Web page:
My favorite news headline so far this year, indeed, perhaps the only news headline I was vaguely amused by, was some variant of this one, which happens to be at CNN.com: Insane Clown Posse sues FBI for labeling 'Juggalo' fans a gang.
Of course, one reason I avoid paying attention to the news is that, as I read along, I was reminded that there are some infuriating, veering toward horrifying, things that happen when an almost-entirely law-abiding group of people get treated as a criminal class. I'll leave you to extend your own metaphors/real-world parallels...but DUDE, srsly, JUGGALO and FBI in a headline together. It ain't ALL bad.
If one of the worst things you can say about a movie is that it's too short, that also ain't ALL bad.
I wonder if the best stuff winding up in the supplemental material isn't because the supplemental stuff is cheaper to produce. Even a cheap documentary can cost more money than the filmmakers actually HAVE, but a commentary or weblog really is close to zero.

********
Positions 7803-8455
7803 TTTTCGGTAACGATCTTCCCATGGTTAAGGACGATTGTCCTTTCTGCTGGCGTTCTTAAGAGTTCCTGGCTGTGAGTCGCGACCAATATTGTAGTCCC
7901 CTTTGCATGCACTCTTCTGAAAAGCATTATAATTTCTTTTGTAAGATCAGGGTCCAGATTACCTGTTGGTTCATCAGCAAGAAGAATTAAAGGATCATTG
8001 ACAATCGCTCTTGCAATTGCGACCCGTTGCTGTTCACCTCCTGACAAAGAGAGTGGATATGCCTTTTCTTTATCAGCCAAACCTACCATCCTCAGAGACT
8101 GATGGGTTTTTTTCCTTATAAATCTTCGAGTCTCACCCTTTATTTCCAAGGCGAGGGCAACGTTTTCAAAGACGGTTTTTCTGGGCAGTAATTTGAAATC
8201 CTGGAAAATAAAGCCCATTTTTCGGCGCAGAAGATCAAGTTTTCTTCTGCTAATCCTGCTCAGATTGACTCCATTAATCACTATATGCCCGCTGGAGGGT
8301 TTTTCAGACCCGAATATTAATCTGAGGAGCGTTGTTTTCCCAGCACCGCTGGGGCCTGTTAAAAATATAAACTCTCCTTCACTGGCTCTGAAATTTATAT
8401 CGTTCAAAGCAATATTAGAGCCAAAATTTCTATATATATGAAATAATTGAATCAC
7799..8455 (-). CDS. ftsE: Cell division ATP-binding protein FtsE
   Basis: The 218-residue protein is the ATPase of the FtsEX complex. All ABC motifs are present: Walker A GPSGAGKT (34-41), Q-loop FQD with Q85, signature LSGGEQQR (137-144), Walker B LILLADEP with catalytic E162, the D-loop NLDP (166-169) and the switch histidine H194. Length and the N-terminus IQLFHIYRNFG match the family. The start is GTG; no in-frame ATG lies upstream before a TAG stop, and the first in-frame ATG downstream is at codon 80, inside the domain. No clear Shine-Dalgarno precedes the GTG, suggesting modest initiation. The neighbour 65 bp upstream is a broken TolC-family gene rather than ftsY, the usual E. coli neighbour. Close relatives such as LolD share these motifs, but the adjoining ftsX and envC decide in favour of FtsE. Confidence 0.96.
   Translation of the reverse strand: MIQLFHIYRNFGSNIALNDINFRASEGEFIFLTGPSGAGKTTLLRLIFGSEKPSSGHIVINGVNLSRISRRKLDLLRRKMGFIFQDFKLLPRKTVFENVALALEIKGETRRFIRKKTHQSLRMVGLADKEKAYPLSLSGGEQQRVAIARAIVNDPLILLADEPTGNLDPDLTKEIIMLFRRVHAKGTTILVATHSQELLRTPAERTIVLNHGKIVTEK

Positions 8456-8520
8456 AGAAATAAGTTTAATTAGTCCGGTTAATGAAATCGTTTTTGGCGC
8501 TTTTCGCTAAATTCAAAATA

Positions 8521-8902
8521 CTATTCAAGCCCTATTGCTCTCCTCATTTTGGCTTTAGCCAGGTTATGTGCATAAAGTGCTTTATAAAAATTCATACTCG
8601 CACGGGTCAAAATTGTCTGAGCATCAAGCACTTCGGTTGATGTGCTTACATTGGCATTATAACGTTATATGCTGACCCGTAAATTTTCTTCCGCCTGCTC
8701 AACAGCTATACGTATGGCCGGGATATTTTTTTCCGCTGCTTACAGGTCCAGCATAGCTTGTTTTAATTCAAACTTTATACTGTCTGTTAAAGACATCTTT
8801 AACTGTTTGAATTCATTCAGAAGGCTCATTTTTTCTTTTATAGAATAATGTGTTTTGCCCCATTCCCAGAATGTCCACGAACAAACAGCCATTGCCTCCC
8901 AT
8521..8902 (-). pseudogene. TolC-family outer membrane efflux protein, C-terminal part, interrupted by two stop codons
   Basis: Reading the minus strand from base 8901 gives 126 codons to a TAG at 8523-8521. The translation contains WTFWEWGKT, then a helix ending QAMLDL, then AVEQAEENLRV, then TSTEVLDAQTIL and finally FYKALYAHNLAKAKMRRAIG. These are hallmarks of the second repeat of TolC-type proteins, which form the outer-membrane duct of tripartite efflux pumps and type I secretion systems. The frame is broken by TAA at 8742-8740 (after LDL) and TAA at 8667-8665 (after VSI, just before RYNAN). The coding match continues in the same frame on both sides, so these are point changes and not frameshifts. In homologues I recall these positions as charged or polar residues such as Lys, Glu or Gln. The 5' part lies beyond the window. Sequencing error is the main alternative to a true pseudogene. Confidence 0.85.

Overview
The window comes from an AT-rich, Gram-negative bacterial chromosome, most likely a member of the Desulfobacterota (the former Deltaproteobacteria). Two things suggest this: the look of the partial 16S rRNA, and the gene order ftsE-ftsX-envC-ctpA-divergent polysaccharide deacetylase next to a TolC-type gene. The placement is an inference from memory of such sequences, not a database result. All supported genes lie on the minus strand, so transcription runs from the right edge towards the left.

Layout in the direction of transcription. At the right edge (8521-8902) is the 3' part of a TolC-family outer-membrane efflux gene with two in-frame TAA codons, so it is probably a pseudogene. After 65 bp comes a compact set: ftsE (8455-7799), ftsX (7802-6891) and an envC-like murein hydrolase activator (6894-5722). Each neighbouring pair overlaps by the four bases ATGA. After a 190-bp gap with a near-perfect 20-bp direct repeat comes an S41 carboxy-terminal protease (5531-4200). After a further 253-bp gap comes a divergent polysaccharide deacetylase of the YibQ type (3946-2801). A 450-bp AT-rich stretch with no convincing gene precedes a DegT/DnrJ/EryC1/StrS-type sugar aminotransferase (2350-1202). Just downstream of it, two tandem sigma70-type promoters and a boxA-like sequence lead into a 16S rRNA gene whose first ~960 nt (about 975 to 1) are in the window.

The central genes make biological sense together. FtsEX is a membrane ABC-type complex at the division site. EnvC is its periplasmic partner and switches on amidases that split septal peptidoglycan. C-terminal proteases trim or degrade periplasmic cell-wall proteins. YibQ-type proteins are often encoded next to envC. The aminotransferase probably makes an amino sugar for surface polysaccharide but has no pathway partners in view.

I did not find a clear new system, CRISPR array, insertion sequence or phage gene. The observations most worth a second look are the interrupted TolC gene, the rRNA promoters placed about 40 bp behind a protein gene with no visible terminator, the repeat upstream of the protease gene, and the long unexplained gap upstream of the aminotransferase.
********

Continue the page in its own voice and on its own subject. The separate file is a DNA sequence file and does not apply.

I actually found this phenomenon with Werner Herzog's Encounters At The End of The World, our chance to meet the unusual souls who think that being snowed in for months doing science-y stuff sounds fun. It's really wonderful, one of my favorite documentaries...and in typical Herzog fashion, he talks ALL THE WAY THROUGH IT. That's fine by me, because he's a great traveling companion...but the commentary is OUTRAGEOUS. I LOVE it. He's off-script, loosey-goosey, telling what he was thinking as both an observer and a filmmaker, and whipping off a few tales that didn't make the cut.
That's why I'd say under no circumstances see this on Netflix. Yeah, one of my favorite documentaries of all time, but the movie itself is maybe a third of the fun, with the 3 hours of extra features also bringing joy, insight and wonder to the experience.
Joy, insight, and wonder: that, likewise, is the Juggalo experience in a nutshell, so there ya go....
I've read that The Gathering has outgrown/overstayed their welcome at Cave-In-Rock, and is relocating in some other lucky state for next year.
Does the DVD release come with a promotional magnet?
How do they work?
And Faygo pop.